Will a rise in home grown talent lead to an East Asian team in the World Cup final? Asks Leon Emirali.
At the 2002 World Cup, South Korea reached the tournament’s semi-finals and finished as the 4th best-placed team in the competition. Germany 2006 saw Australia as the only AFC nation to reach the knock-out round, and in 2010, South Korea were joined by Japan as Asian football’s ‘last man standing’ as both teams bowed out at the Second Round phase.
Despite South Korea’s best efforts on home soil in 2002, Asian football has yet to establish itself as a serious contender on the global scene.
But, there is reason to suggest that the tide is slowly turning.
South Korea, Japan and China’s respective football federations have all put an emphasis on nurturing home grown talent with the aim of strengthening the national side’s performances and player pool. Although, China have already failed to qualify for the 2014 tournament in Brazil, the Chinese Super League has encouraged investment in home grown talent following the shambolic and failed recruitment of world-renowned, blockbuster names last season.
This time around, clubs are quietly recruiting local, lesser-known players as China continues its quest to bring home an Asian Champions League title for the first time since 1990, as well as giving former Real Madrid and Spain boss Jose Camacho a chance of achieving regional success with the national team. In Korea, it’s much of the same, seeing 2012 Asian Champions League winners Ulsan Hyundai feature only 4 foreign players in their continent-conquering squad.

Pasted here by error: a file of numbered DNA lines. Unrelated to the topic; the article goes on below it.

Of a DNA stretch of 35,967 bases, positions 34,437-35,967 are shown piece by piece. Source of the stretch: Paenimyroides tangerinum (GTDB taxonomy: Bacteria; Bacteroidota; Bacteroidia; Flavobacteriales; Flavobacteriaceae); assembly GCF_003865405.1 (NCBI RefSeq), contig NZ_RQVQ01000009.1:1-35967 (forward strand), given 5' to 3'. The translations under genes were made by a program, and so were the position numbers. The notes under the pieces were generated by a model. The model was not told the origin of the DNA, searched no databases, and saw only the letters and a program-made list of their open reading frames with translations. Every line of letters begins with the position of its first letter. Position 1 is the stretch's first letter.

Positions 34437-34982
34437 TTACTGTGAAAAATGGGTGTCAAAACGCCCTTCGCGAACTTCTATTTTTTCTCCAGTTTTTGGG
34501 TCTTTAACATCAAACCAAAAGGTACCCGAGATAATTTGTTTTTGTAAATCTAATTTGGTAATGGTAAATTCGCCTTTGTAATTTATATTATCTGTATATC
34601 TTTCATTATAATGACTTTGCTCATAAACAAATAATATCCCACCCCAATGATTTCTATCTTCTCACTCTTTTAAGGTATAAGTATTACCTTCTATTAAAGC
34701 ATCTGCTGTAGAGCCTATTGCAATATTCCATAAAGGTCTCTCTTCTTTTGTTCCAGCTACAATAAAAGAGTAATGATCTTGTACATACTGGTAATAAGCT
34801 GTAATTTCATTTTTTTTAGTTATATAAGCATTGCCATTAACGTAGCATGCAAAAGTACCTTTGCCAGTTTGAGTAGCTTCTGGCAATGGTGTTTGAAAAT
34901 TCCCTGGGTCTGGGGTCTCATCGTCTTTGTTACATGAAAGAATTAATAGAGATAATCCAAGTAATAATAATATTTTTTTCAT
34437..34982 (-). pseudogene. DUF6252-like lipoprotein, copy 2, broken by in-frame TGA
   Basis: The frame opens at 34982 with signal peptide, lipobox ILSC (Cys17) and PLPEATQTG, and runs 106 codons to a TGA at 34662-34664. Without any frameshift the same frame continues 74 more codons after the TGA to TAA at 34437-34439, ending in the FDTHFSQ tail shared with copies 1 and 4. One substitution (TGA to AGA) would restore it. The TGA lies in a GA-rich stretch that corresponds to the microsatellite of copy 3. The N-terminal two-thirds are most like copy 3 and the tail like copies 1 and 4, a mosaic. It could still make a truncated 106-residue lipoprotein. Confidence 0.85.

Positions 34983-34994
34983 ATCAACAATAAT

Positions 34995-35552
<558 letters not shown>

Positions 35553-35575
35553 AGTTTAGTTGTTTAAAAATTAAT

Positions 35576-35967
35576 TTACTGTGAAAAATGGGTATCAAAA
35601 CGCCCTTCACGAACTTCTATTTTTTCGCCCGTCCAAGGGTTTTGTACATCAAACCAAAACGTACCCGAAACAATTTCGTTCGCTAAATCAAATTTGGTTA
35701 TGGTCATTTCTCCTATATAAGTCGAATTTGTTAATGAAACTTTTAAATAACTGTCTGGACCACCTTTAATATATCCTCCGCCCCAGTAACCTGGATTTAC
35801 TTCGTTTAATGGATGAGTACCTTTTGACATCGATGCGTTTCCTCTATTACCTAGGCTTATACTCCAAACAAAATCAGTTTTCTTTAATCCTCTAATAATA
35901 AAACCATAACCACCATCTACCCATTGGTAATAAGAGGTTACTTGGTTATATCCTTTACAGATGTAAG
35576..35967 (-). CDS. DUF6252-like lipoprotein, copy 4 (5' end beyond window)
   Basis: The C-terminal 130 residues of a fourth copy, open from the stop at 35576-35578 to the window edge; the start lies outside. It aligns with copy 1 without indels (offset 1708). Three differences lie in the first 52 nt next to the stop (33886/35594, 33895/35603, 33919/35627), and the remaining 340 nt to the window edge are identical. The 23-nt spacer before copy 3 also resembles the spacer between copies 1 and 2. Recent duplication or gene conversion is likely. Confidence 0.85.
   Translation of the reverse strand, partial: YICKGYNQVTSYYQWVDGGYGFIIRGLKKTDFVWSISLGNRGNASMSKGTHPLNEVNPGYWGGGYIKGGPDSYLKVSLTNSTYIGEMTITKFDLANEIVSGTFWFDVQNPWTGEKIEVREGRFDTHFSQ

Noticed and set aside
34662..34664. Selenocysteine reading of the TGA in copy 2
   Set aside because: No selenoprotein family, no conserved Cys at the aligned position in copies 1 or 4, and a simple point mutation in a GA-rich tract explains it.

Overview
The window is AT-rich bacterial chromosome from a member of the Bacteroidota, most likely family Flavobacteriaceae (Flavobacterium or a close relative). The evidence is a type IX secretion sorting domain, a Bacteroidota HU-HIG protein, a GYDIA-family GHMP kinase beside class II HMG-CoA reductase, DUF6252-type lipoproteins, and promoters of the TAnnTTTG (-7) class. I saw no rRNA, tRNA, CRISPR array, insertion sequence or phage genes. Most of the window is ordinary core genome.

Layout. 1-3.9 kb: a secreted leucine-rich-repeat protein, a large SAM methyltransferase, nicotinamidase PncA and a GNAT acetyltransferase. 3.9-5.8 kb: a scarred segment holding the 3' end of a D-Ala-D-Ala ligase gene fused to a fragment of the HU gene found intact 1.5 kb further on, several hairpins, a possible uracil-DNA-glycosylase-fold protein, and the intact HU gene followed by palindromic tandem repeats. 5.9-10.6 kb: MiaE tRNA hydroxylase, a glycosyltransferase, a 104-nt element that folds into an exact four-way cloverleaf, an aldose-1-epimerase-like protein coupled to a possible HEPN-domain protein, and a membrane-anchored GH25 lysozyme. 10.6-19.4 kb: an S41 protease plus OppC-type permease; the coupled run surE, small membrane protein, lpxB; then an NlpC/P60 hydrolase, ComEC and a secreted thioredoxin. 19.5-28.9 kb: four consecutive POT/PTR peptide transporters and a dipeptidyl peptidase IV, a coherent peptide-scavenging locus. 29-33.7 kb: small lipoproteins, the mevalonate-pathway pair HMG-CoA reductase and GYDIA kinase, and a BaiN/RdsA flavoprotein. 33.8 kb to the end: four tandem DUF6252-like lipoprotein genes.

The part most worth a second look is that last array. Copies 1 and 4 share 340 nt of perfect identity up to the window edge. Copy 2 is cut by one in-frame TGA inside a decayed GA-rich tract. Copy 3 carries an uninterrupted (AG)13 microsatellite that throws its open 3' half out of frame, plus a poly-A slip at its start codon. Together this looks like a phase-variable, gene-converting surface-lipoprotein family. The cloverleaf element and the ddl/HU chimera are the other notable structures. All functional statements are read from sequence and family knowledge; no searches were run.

It has to be considered too early yet to suggest an Asian team could reach the World Cup final, and indeed win, but as the domestic leagues continue to flourish and attract investment, the race will be on between the Asian and African continents as to which will produce the first non-European or South American team to lift the FIFA World Cup.